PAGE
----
Saturday, August 11, 2018

David Wojnarowicz: History Keeps Me Awake At Night The Whitney Museum

Saw this searing exploding sad but beautiful sprawling retro. yesterday and I say see this exhibition before it closes in a month. Funny but our lives crossed but we never met. We had mutual friends I suppose but I closed down in the late 80's and early 90's, closed down sexually and art worldly. I didn't want to have anything to do with anyone or anything.
I was smashed from AIDS losing so many friends including my best one that I just left, so long and goodbye. I still made art, and I stepped lightly into the AIDS political actions taking place, I went to some meetings of Queer Nation but I was too wounded and scared to make a difference.
I didn't put my art on the line like David did, and as I said we never met, I removed myself for my own safety. I didn't take part in the east village art scene so that also passed by me, even though I had friends who were east village citizens, and I didn't show my work to anyone except close friends.
Getting back to this great bundle of art that David did I was amazed by his talent and ability to make beautiful angry paintings that will stay with you after you take your leave from the Whitney and deal with the crap outside the building. Its attractive crap but still crap. David had a great sense of color and how to place an image on a canvas so that it commanded just enough space to pull you in.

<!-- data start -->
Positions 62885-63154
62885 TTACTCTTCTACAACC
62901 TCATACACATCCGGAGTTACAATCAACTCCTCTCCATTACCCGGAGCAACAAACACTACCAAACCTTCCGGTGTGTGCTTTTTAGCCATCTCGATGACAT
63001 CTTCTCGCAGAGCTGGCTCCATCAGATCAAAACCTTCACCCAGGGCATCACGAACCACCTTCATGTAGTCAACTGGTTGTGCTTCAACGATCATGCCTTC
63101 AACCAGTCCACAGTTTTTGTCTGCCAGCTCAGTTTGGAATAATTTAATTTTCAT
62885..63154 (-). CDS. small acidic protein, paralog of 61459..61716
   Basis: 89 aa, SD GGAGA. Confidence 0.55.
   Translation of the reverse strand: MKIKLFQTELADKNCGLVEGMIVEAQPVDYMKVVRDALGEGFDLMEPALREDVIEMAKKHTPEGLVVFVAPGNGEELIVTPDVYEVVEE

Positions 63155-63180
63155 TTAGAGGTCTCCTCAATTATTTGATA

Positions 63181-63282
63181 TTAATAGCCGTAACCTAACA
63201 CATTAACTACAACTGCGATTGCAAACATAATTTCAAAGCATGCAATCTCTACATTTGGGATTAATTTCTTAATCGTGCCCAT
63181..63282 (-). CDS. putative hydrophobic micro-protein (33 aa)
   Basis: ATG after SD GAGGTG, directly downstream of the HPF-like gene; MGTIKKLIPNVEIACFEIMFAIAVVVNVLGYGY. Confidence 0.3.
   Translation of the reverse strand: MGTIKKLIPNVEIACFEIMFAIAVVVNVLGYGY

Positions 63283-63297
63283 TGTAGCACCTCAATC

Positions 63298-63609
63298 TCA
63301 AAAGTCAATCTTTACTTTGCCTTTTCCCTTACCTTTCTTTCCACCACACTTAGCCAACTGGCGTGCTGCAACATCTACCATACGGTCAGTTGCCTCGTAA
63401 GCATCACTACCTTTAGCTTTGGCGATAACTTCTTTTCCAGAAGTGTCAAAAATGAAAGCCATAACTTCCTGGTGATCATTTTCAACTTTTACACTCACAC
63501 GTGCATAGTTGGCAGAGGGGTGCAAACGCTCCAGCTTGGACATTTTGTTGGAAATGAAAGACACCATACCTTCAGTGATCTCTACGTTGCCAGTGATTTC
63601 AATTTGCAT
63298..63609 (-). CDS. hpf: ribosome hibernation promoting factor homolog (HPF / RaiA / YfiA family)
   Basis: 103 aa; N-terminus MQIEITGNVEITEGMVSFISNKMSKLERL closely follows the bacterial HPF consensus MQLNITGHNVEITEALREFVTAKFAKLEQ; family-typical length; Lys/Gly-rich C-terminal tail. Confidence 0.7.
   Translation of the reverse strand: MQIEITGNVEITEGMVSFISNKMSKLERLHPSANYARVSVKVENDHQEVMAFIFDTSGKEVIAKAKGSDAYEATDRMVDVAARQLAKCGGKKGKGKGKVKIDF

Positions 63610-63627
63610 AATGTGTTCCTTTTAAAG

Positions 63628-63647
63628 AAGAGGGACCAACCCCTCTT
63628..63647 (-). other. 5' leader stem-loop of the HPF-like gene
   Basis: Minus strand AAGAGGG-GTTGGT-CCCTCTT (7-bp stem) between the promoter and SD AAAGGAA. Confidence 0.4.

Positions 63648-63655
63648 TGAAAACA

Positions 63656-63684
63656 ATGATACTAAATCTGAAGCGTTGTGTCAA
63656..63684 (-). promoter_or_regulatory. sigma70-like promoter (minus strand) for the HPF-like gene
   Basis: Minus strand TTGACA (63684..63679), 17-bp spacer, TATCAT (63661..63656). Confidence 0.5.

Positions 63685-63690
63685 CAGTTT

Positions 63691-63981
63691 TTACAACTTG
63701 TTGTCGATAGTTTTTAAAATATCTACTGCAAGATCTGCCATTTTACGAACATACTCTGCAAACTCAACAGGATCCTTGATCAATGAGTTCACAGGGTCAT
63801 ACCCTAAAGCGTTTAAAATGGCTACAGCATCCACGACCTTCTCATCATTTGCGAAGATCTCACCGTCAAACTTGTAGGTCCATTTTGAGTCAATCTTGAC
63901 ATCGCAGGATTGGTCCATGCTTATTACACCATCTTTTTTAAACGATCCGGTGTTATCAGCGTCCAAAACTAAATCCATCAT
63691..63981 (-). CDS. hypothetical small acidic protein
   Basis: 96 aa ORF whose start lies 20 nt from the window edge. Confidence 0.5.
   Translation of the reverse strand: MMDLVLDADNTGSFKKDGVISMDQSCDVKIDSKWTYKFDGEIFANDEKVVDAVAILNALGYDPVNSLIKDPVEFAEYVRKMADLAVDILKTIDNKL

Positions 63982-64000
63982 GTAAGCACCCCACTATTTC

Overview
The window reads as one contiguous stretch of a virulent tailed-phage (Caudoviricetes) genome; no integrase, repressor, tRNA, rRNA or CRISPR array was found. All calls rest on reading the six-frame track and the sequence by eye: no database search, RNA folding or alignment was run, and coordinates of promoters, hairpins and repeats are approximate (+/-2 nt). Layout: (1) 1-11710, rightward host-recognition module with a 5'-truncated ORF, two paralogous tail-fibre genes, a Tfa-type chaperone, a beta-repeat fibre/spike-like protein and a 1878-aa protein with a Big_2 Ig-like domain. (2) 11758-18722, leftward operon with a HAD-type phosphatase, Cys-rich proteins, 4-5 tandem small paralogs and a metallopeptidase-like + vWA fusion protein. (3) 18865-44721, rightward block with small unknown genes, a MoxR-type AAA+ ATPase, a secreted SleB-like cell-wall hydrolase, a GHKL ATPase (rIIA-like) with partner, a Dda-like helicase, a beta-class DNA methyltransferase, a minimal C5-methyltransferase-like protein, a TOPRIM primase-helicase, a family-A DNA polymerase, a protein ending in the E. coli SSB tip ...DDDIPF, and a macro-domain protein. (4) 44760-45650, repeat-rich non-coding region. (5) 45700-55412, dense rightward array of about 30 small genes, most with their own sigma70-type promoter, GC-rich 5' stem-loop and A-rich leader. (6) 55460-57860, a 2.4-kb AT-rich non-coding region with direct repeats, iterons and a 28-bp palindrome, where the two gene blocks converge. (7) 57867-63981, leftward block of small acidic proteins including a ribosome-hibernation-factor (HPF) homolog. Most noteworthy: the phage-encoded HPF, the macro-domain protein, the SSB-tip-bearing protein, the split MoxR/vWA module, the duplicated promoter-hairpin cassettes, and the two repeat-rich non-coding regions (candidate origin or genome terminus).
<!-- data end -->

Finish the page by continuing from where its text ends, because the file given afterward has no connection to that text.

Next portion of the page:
They are like puzzles and comic book frames, (the large paintings) gay rebuses, porn, outlaw musings. His life was rough, amazing that he could take these torn pages from his troubled life and make so much wonderful art. The thing is I'm glad we never met, I don't know if we would have liked it each other, or we would have liked each other enough to sex it up at least once, but we never met.
This is a busy show, jam packed but spacious, the huge 5th floor galleries allow this, but some of the curatorial choices bothered me and my friend the artist Carol Heft. Like why not show his alien heads the way they were originally shown on a long shelf, instead they are presented under plexiglass cases taking the danger and shock out of them. They're still marvelous objects even though they have made them a little precious and expensive. Thats what happens sometimes when an artist dies they become expensive. Anyway this is a great exhibition, a lot of food for thought, a lot of beauty and anger and loss and a lot of joy. Easily one of the best exhibitions of the year.


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